On the Challenges of Women’s Activism and the Fight for Clean Air

  •  February 22, 2023

On February 21, 2023, the Bulgarian Women’s Fund invited activists from several heavily polluted areas in the country and encouraged them to share about their campaigns and efforts to improve the environment in their settlements. All this happened within the hybrid webinar “A Breath of Fresh Air: Challenges for Women’s Activism and the Fight for Clean Air” which was attended by over 40 people live and online.

“Globally, air pollution is the fourth leading risk factor for deaths among females,” Dr Zornitsa Spasova, a chief assistant at the National Center for Public Health and Analyzes at the Ministry of Health, told the audience. She presented her study “Air Pollution and the Health of Women and Children” which explains why women are particularly affected by air pollution on a global scale. Moreover, women more often take responsibility for caring and housework activities. In addition, air pollution reduces fertility, increases miscarriages and is strongly associated with low birth weight, leading to lasting health consequences for children throughout their lives.

She also noted that Bulgaria remains the country with one of the worst air pollution problems in the EU and the world. At the same time, public awareness and support for concrete solutions are insufficient, especially in low-income, disadvantaged and rural communities.

Dr Spasova took part in the event together with the participants of the “A Breath of Fresh Air” Program which took off in 2021 with funding from the Clean Air Fund and was piloted as a capacity-building, awareness-raising and micro-granting scheme in one. The program was the first of its kind in the country which specifically partnered with women activists and organisations working at the intersection of women’s rights and air pollution, or interested in working at that intersection, who are based in several of the country’s most air polluted towns and villages.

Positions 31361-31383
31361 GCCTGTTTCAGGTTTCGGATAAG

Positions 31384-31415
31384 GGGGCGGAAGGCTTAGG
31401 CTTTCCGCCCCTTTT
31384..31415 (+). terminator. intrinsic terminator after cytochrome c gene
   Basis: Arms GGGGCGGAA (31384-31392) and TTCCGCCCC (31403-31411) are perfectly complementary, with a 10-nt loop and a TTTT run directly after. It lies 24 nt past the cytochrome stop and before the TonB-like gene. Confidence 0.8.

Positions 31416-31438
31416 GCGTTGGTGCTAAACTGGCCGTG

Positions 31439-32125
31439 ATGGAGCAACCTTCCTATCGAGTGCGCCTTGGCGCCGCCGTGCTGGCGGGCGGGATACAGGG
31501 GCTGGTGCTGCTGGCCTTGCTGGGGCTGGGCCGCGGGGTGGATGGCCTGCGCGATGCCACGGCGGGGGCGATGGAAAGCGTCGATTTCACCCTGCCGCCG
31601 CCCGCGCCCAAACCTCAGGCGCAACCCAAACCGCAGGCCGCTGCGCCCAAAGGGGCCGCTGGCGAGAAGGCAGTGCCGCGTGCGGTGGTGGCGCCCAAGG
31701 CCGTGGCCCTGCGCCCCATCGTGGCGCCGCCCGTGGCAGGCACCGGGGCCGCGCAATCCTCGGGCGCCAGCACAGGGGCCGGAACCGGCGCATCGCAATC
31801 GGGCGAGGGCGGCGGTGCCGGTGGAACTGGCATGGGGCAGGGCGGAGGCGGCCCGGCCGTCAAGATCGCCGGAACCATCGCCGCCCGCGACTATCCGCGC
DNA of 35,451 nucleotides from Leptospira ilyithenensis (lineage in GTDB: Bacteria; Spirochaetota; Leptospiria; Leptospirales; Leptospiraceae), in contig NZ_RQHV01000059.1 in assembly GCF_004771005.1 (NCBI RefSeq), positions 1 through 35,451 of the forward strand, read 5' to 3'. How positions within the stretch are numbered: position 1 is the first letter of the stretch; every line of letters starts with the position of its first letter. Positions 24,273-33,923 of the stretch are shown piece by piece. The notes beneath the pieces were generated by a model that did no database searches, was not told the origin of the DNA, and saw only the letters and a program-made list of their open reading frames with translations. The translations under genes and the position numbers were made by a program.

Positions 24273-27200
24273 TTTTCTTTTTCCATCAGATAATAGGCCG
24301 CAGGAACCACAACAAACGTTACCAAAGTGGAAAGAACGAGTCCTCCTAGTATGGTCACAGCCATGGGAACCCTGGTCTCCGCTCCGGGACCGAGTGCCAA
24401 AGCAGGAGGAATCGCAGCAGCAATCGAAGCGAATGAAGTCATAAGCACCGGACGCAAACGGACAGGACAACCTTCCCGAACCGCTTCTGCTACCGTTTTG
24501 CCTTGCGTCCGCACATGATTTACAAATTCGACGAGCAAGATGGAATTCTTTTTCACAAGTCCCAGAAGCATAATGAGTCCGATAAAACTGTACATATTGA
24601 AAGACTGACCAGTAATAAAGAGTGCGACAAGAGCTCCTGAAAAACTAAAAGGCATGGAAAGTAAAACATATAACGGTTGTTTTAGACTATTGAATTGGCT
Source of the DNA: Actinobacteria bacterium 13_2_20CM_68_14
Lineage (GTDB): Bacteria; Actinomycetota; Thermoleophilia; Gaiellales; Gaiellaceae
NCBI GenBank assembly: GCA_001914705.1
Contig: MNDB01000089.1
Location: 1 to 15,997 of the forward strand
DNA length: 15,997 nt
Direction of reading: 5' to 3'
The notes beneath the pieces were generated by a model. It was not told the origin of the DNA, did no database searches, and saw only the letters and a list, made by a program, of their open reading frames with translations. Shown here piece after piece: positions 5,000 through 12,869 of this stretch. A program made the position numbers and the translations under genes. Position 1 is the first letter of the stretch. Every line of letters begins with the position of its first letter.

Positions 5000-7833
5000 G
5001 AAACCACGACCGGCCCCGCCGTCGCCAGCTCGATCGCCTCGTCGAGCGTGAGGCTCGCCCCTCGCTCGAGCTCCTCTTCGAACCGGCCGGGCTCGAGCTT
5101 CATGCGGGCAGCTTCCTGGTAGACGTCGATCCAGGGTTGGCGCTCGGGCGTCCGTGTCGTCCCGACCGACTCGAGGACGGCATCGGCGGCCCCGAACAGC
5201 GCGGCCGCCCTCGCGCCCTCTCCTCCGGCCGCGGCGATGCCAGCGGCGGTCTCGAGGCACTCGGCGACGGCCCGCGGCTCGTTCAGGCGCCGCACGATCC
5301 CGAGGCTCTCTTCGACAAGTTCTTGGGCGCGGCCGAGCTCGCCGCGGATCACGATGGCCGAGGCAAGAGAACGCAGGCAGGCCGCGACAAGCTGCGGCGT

The moderator of the event Aleh Stankova (BFW) shared with the audience a couple of photos from Bulgaria’s recent history depicting the start of women’s mass activism around air pollution in the country, which was initiated by 6 passionate women in the town of Ruse, bordering the Danube River and Romania on the other coast. Their names were Tsonka Bukurova, Dora Bobeva, Vyara Georgieva, Stefka Monova, Evgenia Zheleva, and Albena Velkova; and on February 10th, 1988, they organised the largest environmental protest in state socialist Bulgaria which was later dubbed “The Moms with Strollers” protest because the women who shared the experience of motherhood came out on the city’s central square with their children in prams.

The reason behind the action was the chlorine poisoning from the nearby Verachim chemical plant located on the opposite bank of the Danube in the Romanian town of Gyurgevo, which had been poisoning Ruse’s residents for about six years, leading to serious respiratory issues for children.

Around 2000-3000 people gathered in the square and the procession was led by mothers with strollers and the demonstrators stopped in front of the Communist Party’s headquarters and demanded an explanation, chanting “Give us clean air”, “Chlorine – no!”, “Stop the plant”, “Life for the children of Ruse”, “Is Ruse a doomed city?” Mass actions like these were unheard of at the time, as any political activity had to be state-sanctioned, and the women came out on the streets despite the great risk of repercussions and state violence. This was the first of its kind during those years and the topic was taboo for the media – footage of those protests only came out after 1989. The factory in Gyurgevo closed its doors in 1991.

So this was a key point for women’s mass activism as a whole in Bulgaria, which was of course very present during state socialist times as well but was perhaps practised mainly at a higher institutional level or by the bourgeoisie, and not as common among ordinary residents who were not professionals, not involved with party politics.

Today, a representative of this struggle is Vanya Zaharieva, Chairman of the Board of Directors of the “Breathe, Devnya” Association who shared about the challenges of mobilising communities at a local level – in the town of Devnya where she is from.